Five friends have played the same game of tag for nearly thirty years, reuniting each year in May. When one of them wants to quit the game for good on his Wedding Day, the other four must tag him before so he doesn’t end with a spotless record.
Hoagie (Ed Helms), Bob (Jon Hamm), Chilli (Jake Johnson–from New Girl), and Kevin (Hannibal Burress–from Girls) have never been able to tag Jerry (Jeremy Renner), and it’s eating them alive. The length they go to in order to catch him are stunning and ridiculous–and true (mostly). He evades their often buffoonish tactics with zen-like John Wick-level precision. Their chase sequences are both hilarious and energetic, filmed both frenetically and crisply. Tag, a movie about a child’s game, is filmed as though it were an installment of the Kingsman series, and it’s just as much fun.
Tag‘s strongest element is its heart, which runs throughout the film and can be felt just as thoroughly as the action-comedy. The inside jokes and references demonstrate a layered depth of friendship without excessive exposition and info dumps. These friends know each other inside and out, and the annual game they play has bonded them together–regardless of where life has taken them, the game brings them back together each year.
The relational chemistry between each of the friends shines through clearly. Hoagie is most passionate about the game, rounding up the friends to make one final stand against Jerry, determined to tarnish his record. Helms plays him with an earnest fervor that draws both the audience and his friends in. Johnson’s Chilli is perpetually stoned, contrasting Hamm’s type-A corporate CEO Bob, while the always lovable Burress plays Kevin as that friend who tolerates his fellows’ zaniness with aplomb. Each friend contributes to the group dynamic, doing what many films fail to do: make you actually want to hang out with those friends even more.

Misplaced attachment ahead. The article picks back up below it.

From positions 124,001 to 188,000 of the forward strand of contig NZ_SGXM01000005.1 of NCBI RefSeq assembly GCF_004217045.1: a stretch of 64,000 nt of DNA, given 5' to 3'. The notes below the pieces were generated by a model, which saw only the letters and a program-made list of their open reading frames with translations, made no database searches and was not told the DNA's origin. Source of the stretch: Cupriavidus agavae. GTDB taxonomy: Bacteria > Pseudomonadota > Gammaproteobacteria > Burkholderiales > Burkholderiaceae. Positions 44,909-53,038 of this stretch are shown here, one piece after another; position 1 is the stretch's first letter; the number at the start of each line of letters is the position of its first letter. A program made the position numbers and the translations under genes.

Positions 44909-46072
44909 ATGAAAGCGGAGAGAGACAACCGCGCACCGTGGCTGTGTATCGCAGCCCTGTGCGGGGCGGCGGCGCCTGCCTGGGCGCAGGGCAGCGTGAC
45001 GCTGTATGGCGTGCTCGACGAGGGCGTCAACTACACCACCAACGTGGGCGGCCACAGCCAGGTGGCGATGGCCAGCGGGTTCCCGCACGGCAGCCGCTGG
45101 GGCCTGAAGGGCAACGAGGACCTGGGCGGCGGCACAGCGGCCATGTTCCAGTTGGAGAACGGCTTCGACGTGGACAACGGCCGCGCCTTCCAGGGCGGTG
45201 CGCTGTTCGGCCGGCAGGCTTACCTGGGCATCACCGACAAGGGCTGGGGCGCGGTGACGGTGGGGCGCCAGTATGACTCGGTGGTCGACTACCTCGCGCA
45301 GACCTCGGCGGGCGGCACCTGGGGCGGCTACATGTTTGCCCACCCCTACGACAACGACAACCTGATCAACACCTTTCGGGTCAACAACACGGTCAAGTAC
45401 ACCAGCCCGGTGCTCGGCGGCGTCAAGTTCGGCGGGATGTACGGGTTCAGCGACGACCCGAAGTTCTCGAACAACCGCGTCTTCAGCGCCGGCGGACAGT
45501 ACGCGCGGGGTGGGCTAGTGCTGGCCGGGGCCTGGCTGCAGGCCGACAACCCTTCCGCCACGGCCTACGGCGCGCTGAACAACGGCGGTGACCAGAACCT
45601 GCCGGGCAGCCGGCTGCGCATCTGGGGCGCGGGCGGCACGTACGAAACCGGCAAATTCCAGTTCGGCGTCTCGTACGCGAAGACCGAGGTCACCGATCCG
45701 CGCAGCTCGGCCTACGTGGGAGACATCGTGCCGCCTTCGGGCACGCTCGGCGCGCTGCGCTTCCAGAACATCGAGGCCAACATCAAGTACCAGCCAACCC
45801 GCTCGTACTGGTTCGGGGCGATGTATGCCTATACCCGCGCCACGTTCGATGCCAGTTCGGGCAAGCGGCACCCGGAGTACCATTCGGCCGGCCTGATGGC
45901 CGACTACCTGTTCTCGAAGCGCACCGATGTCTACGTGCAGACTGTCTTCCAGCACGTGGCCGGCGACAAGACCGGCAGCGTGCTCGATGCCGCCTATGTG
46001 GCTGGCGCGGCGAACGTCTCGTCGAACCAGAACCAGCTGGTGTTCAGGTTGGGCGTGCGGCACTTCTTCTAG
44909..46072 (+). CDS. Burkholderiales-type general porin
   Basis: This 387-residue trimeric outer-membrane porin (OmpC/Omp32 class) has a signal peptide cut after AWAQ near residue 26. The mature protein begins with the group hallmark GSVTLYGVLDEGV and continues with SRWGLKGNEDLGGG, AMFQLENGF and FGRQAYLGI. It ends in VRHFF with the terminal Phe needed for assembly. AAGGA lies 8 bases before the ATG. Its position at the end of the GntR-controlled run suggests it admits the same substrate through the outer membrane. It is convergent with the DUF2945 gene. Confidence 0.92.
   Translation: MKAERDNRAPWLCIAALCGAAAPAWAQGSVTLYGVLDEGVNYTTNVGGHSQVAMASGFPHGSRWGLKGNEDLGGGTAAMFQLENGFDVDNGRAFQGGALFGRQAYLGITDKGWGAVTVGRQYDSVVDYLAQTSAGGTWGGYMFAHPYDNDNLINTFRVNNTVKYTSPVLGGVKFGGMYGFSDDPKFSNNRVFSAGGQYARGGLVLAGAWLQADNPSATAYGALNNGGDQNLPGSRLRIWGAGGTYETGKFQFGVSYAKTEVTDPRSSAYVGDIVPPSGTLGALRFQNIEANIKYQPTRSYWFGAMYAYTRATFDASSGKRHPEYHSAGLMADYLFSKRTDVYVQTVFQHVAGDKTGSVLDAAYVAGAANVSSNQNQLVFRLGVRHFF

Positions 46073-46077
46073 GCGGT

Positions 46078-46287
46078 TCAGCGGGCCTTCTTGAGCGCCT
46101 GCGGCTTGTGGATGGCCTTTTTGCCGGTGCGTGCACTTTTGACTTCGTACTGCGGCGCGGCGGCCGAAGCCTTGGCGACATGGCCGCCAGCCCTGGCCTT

Even their respective families get into the game as well: Isla Fisher plays Ed Helms’ wife–an ultra-intense wannabe tag player, while Leslie Bibb is Renner’s uptight (seemingly) killjoy fiancee, and their way of bonding with their significant others and the friend group is through the game of tag.
Just like that game, the film is infectious in its joy and exuberance. They don disguises, create elaborate traps for one another, and make truces and pacts to get Jerry. At times, the friends take the game too seriously, but the film justifies that intensity. While so many films about adult male friendships turn into one of two diatribes on either growing up and abandoning all the fun that you had in the past or remaining eternal manboys who don’t have to care about anything important, Tag reminds us that you don’t have to lose the joys of childhood, nor do we need to live as though we are children, forsaking responsibility. Tag tells us to purposefully find joys in life, intentionally forging and maintaining bonds with friends and loved ones, even when it looks ridiculous and pointless to everyone else.